It is essential that the probe anneal to the target strand sequence prior to the primers to ensure that signal can potentially be generated from every newly synthesized amplicon. Taq DNA polymerase binds and begins to extend the new strand very rapidly following primer binding. For this reason, hydrolysis probes are designed to have a Tm 9-10°C higher than their matched primers. Hydrolysis probes depend on the 5' nuclease activity of Taq DNA polymerase for their cleavage during new strand synthesis to generate a fluorescent signal from the newly freed reporter dye (Figure 1.7). The TaqMan® name comes from this hydrolysis step in an analogy to the action of the old computer game character, Pacman. New thermal stable DNA polymerases have been introduced from other genera of bacteria that do not contain 5' nucleotidase activity. They work well for PCR but cannot cleave hydrolysis probes.

Molecular beacons are similar to TaqMan® probes in that they are labeled on each end with reporter and quencher moieties and, like TaqMan® probes, their Tm is higher than the primers used for the assay. Unlike hydrolysis probes, molecular beacons do not depend upon probe cleavage for signal generation. Molecular beacons have a 4-6 base self-complementary sequence extension on each end. Thus, in solution, the ends of molecular beacons fold into a perfect stem structure bringing the reporter and quencher dyes close together forming a close FRET association. The close proximity of the two dyes leads to very efficient quenching of the reporter signal. During the annealing step, the probe becomes unfolded, the two dyes are separated and the reporter signal detected by the real-time instrument (Figure 1.8).

A minor groove-binding (MGB) protein bearing probes are hydrolysis probes with shorter lengths due to the MGB moiety. As the name implies, an MGB molecule is added to one end of the nucleic acid sequence, which increases the affinity and lowers the Tm requirements of the nucleic acid portion of the probe. There are two companies that sell MGB probes. Applied Biosystems sells a probe with the MGB component and quencher on the 3' end and the reporter on the 5' end of the nucleic acid sequence, similar to TaqMan® probes. Like TaqMan® probes, their MGB probes can be hydrolyzed by Taq DNA polymerase. The second company making MGB probes is Nanogen. They put the quencher and MGB component on the 5' end and the reporter on the 3' end of the probe. The MGB moiety effectively blocks hydrolysis of these probes. Like molecular beacons, signal is generated during the annealing step in the thermocycle. MGB probes from either company are used primarily for SNP (single nucleotide polymorphism) and allelic discrimination assays where high sensitivity to a single base mismatch is required. They can also be used for transcript analysis,

Figure 1.8

Illustration showing the mechanism of signal generation for a molecular beacon probe. Designed complementary sequences 4-6 bases in length at the 5' and 3' ends bring the terminally placed reporter and quencher dyes in very close proximity in solution leading to a much reduced reporter signal via FRET. Following the melting of the template and probe structures, probe molecules anneal to complementary sequences within the template as the temperature is lowered to the annealing set point, At this time, the molecular beacon is completely linear on the template, fully separating the reporter and quencher dyes and resulting in full reporter signal due to the loss of FRET. Unlike TaqMan® probes, molecular beacons do not require hydrolysis for signal generation.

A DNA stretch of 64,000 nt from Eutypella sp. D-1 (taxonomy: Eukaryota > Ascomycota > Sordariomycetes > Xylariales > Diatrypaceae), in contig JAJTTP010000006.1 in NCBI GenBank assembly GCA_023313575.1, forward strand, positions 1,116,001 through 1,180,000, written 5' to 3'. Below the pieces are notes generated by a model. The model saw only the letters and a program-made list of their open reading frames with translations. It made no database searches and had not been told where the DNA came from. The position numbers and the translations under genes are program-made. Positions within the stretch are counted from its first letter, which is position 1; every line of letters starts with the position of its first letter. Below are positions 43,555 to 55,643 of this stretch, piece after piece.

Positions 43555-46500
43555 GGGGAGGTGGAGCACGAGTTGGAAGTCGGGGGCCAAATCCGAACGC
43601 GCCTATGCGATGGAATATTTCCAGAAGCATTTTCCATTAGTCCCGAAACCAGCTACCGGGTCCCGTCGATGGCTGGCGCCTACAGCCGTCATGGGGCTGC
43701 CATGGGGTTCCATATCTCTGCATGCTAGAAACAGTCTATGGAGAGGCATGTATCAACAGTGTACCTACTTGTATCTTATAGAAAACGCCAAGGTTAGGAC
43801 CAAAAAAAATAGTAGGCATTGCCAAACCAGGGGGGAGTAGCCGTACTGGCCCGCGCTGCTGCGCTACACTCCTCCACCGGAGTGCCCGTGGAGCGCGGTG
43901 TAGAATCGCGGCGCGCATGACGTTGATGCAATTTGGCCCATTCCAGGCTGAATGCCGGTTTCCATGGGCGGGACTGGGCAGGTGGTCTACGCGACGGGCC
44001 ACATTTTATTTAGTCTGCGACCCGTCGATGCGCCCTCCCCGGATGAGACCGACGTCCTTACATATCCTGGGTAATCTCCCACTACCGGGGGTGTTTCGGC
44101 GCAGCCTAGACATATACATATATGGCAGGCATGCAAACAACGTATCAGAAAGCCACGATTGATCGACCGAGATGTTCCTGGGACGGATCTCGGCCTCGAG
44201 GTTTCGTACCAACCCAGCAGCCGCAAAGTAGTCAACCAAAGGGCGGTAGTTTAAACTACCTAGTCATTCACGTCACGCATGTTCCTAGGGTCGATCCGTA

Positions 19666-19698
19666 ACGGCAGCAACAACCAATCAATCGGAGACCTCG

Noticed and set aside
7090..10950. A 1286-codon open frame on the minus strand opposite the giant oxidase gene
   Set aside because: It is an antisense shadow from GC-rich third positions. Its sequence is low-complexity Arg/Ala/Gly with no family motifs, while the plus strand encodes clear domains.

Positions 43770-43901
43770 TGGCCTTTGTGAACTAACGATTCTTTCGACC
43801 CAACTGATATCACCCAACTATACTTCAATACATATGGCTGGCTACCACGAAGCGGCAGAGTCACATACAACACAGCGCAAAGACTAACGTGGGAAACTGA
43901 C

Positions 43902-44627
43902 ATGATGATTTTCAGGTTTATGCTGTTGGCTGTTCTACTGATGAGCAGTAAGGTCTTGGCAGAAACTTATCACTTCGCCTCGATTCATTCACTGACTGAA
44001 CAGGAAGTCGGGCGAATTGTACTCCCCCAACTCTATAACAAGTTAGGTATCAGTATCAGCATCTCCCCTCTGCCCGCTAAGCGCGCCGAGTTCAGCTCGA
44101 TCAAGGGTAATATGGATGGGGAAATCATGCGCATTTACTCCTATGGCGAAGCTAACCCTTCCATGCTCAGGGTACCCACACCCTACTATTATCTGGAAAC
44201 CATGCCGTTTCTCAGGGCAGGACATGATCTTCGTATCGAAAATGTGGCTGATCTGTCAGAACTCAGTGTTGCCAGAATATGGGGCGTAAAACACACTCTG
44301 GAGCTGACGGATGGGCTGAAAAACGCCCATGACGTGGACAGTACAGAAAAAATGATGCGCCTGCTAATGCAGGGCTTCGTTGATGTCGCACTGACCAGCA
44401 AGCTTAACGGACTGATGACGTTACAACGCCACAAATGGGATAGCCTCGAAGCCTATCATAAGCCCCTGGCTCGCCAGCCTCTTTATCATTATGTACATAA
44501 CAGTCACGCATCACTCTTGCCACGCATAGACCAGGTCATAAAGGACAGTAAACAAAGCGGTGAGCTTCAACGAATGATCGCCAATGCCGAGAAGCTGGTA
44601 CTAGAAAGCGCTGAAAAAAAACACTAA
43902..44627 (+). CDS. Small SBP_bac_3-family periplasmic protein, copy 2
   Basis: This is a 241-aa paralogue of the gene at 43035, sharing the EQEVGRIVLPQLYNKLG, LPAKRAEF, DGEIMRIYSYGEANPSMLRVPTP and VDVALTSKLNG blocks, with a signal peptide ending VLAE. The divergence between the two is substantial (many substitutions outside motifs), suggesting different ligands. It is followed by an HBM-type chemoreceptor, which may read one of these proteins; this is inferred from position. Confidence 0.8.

particularly when the G/C content of the template is very low resulting in TaqMan® probes longer than 30 bases.

LNA probes are hydrolysis probes that are much shorter due to the higher binding affinity of locked nucleic acid bases to standard DNA (Goldenberg et al, 2005). LNAs are bicyclic DNA (or RNA) analogues (Figure 1.9). For this reason, LNA-based probes need to be only 8-9 bases long to achieve a Tm of 68-69°C under standard assay conditions. The most extensive use of LNA probes currently is by Exiqon. It has been able to take advantage of the redundancy of nanomeric sequences in the genome to design a relatively small number of LNA probes that can be used by the investigator to design



Locked nucleic acid

Locked nucleic acid

Deoxynucleic acid

Figure 1.9

The deoxyribose ring structures of locked nucleic acids (LNAs) versus the natural bases. The Tm values for oligonucleotides with LNA bases are much higher versus those with natural bases alone.

a real-time PCR assay for every gene in many different genomes, using their web-based software. For the human genome, a set of 90 LNA probes is sufficient for complete coverage of the known transcriptome. LNA probes, due to their short length, can be used effectively in SNP and allelic discrimination assays as well.

Unlike the other probe-based assays described above, hybridization probes consist of two oligonucleotides that anneal between the primers, each with a single fluorescent dye. This probe system uses FRET to generate, rather than to quench, the fluorescent signal. The more 5' probe oligo, closer to the forward primer sequence, has a donor dye on the 3' end and the second probe molecule has an acceptor dye on the 5' end. When the probes anneal, the two dyes are brought into close proximity to one another, only 1-3 bases apart. The detector dye (a fluorescein dye) absorbs energy from the light source and the resulting emitted energy is transferred to the second dye (a rhodamine dye) by FRET. It is the emitted signal from the acceptor dye that is detected by the real-time instrument and recorded (Figure 1.10). Hybridization probes were designed for and are used primarily in the first Roche LightCycler® although they are not limited to those instruments. This assay system works well but has the drawback of requiring an extra probe molecule, which adds to the cost and complicates assay design.